At the beginning of Stephen King's career, the general view among publishers was such that an author was limited to a book every year at the utmost; any more, it was felt, was not acceptable to the public. King therefore wanted to write under another name in order to double his production. He convinced his publisher, Signet Books, to print these novels under a pseudonym.
King also stated in his introduction to The Bachman Books that Bachman was an attempt to make sense out of his career and try to answer the question of whether his success was due to talent or luck. He says he deliberately released the Bachman novels with as little marketing presence as possible and did his best to "load the dice against" Bachman. King concludes that he has yet to find an answer to the "talent versus luck" question, though the fact that the Bachman book Thinner sold 28,000 copies during its initial run--and then ten times as much when it was revealed that Bachman was in fact King--isn't encouraging.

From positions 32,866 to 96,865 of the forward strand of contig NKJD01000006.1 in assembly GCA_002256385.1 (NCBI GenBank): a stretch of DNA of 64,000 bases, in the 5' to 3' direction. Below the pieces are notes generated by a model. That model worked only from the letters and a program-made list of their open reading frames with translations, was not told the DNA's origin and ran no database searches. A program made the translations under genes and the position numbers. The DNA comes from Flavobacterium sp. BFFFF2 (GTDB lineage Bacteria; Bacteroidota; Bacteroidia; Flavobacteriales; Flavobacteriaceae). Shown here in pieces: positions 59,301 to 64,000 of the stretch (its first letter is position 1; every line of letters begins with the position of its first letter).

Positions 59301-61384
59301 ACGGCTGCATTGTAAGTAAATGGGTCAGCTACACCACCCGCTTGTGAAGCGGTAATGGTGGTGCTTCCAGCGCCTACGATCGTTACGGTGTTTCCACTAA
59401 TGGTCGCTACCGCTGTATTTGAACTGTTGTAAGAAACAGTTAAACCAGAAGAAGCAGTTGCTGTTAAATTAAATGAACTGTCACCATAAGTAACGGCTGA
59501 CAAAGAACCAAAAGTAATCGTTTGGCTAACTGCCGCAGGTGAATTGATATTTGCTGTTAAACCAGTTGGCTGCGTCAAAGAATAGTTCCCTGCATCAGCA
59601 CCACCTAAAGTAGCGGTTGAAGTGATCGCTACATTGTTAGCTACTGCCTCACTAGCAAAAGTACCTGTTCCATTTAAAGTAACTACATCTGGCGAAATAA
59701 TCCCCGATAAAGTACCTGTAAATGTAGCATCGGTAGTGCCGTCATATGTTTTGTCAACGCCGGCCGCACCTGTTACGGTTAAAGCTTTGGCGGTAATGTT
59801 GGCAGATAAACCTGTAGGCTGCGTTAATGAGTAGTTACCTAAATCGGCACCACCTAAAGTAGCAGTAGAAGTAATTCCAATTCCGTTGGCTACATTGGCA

The originally selected pseudonym was Gus Pillsbury (King's maternal grandfather); but at the last moment King changed it to "Richard Bachman", in tribute to crime author Donald E. Westlake's long-running pseudonym Richard Stark. The name Stark was used in King's novel The Dark Half, a novel about an author with a pseudonym.
The surname was in honor of Bachman-Turner Overdrive, a rock and roll band King was listening to at the time.